Policy S1: Presumption in favour of sustainable development
Policy S1: Presumption in favour of sustainable development
When considering development proposals we will take a positive approach that reflects the presumption in favour of sustainable development contained in the National Planning Policy Framework. We will work proactively with applicants jointly to find solutions that mean that proposals can be approved wherever possible, and to secure development that improves the economic, social and environmental conditions in the area.
Planning applications that accord with the policies in this Local Plan (and, where relevant, with policies in adopted neighbourhood plans) will be approved without delay, unless material considerations indicate otherwise.
Where there are no policies relevant to the application or relevant policies are out of date at the time of making the decision, then the Council will grant permission unless material considerations indicate otherwise, taking into account whether:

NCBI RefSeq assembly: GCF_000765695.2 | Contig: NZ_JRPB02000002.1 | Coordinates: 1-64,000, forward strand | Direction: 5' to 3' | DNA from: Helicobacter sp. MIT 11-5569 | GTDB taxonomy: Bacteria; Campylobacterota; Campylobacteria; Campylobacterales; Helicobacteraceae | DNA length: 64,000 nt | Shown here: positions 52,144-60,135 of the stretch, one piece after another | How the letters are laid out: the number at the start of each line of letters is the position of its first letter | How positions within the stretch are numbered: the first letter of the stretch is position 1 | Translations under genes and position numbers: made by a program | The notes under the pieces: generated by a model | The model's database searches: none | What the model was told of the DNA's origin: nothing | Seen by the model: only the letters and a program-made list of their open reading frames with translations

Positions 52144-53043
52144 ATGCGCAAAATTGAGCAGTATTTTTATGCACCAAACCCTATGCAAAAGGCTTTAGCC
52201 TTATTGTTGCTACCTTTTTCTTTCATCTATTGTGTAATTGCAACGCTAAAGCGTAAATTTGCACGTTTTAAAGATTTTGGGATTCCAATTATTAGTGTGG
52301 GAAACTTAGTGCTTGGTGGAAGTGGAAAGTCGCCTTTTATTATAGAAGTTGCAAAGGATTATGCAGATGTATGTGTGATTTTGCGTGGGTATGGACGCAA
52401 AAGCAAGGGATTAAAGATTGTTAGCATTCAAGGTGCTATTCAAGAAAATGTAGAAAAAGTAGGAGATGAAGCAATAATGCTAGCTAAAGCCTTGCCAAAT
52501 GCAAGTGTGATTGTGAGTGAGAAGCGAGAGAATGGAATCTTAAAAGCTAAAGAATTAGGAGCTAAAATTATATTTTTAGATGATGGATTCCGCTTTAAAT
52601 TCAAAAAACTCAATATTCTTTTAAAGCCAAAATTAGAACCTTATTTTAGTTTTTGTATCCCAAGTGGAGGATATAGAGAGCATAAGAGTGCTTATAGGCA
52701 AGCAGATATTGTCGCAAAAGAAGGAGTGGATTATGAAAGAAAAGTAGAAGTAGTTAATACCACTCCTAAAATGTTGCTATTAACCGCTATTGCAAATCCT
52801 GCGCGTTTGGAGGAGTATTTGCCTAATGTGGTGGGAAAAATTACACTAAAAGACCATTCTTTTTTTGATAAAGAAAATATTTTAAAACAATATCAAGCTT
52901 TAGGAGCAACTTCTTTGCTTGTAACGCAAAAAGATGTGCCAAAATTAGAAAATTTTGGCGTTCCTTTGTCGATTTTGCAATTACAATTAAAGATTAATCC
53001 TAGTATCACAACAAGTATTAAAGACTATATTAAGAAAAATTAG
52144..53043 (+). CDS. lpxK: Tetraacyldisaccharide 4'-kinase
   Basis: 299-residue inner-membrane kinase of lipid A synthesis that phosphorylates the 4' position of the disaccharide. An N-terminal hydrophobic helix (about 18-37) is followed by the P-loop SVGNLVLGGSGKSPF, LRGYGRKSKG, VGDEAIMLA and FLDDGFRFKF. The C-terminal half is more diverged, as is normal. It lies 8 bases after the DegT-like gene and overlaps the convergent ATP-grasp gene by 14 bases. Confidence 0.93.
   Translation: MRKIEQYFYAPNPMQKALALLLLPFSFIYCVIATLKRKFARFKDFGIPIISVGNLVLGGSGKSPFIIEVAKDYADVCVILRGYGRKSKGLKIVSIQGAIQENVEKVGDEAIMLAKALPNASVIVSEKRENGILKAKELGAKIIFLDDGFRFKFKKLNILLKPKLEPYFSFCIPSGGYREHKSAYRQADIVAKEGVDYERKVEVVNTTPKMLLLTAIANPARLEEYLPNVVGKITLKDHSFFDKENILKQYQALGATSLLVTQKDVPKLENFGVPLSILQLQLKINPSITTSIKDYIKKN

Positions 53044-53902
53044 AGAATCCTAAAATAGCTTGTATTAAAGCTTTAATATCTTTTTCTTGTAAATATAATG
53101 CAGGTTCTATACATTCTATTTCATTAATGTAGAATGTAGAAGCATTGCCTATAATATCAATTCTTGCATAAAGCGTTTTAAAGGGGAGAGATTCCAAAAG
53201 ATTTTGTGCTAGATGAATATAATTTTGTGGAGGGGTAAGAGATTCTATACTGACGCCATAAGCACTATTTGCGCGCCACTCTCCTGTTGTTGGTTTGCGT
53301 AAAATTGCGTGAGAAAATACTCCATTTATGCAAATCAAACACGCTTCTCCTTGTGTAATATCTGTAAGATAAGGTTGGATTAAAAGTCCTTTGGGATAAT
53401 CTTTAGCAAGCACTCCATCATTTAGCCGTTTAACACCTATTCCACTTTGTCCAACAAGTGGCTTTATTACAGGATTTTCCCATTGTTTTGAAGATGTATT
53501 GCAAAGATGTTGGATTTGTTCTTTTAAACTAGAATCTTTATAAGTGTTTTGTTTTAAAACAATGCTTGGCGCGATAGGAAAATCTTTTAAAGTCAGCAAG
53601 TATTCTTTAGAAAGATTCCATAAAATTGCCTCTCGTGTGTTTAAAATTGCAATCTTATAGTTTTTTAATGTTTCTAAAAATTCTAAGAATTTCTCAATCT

We OBJECT to this policy.
While this wording is based on the National Planning Policy Framework (NPPF) – which is binding - this policy fails to recognise that development in rural areas, with inadequate transport and other infrastructure, cannot cope with the proposed scale of development. It is unsustainable. This should represent an absolute constraint on development.
This policy suggests that “We will work proactively with applicants jointly to find solutions that mean that proposals can be approved wherever possible, and to secure development that improves the economic, social and environmental conditions in the area". This does not appear to accord with the requirements of NPPF 10 which notes that "plans and decisions need to take local circumstances into account so that they respond to the different opportunities for achieving sustainable development in different areas".
Furthermore NPPF 14 notes that specific policies within the framework may require development to be restricted, and in this context, decision taking should not imply that development proposals should be approved in all circumstances.
NPPF 17 notes further that there are 12 planning principles which should be applied to underpin both plan-making and decision-taking and so these should be taken into account in the framing and the administering of the Local Plan. These include